How To: Use Your Website as a Learning Tool

Most schools do a pretty good job of using their website to convey information about their campus, classes and offerings, but fall short when it comes to learning from student website behavior and feedback. Here are a few ways you can leverage your website to better understand your users:


The most obvious way to learn about your students through your website is through looking at the analytics. Google Analytics is the gorilla in the space, but Crazy Egg, Qualroo, Clicktale, KISS Metrics, Hotjar and others all have additional insights to offer. Log in and start taking a look at things. Do you notice any interesting patterns? If you zero in on one segment of traffic, what do you see? How do they compare to another segment of traffic? Analyzing your analytics is even more beneficial if you have a specific goal in mind — e.g. “I’m trying to increase downloads for this particular white paper.. I wonder what’s holding it back.”


Another way to observe users is through user testing — whether in-person or via a tool like It’s amazing the qualitative feedback you can get by watching a student interact with your message. Split testing (also known as A/B testing) is how you experiment with your users. Using technology, you can effectively ask your website visitors (ahem, potential students) questions like “Would you rather receive email or text notifications about school updates?” This is done by systematically showing one message to say the next 100 students today and a different message to the next 100 and then seeing which one gets better response. Big companies like Amazon are currently “optimizing their way to success” by doing thousands of simple A/B tests each day.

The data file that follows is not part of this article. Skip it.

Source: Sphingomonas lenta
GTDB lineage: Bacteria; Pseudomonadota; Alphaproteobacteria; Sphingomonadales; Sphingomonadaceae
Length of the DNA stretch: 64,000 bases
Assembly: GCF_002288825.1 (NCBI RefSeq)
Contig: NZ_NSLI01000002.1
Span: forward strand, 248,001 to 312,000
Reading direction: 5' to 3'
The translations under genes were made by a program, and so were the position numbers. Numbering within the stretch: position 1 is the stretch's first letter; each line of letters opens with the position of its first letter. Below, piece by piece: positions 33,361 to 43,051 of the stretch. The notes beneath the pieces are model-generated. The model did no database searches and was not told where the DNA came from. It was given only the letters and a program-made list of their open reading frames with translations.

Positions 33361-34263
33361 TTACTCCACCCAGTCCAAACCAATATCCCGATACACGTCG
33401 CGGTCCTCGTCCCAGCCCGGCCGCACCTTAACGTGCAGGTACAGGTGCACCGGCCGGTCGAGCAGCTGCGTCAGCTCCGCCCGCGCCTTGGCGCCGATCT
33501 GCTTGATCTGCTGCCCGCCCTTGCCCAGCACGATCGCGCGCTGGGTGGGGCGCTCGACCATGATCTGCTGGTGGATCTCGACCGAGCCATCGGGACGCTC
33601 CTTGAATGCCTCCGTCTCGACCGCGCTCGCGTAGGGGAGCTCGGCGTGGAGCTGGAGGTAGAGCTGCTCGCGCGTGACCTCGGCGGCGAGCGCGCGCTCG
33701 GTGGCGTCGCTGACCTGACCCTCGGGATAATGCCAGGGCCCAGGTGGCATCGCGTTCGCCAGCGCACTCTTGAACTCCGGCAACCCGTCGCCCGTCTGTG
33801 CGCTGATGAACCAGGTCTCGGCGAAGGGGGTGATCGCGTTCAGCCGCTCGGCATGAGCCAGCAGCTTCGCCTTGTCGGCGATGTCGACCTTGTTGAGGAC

User surveys

Another way to learn about your students through your website is to just ask them questions. Popup surveys can be annoying and often ignored, but if deployed correctly they can give you incredible insight into user behavior. Keep them as short as possible. Use progressive profiling if you can (only ask one question each time they come to visit). Don’t ask questions you can find the answer to through other channels. Good tools in this space include Survey Monkey, Hotjar, Google Forms or, of course, create your own.

At Higher Metric, we believe one of the major things that will divide 20th century schools from 21st century schools will be the use of data to guide decisions. Make sure your school is ahead of the curve and ready to make the most of all the information available to you.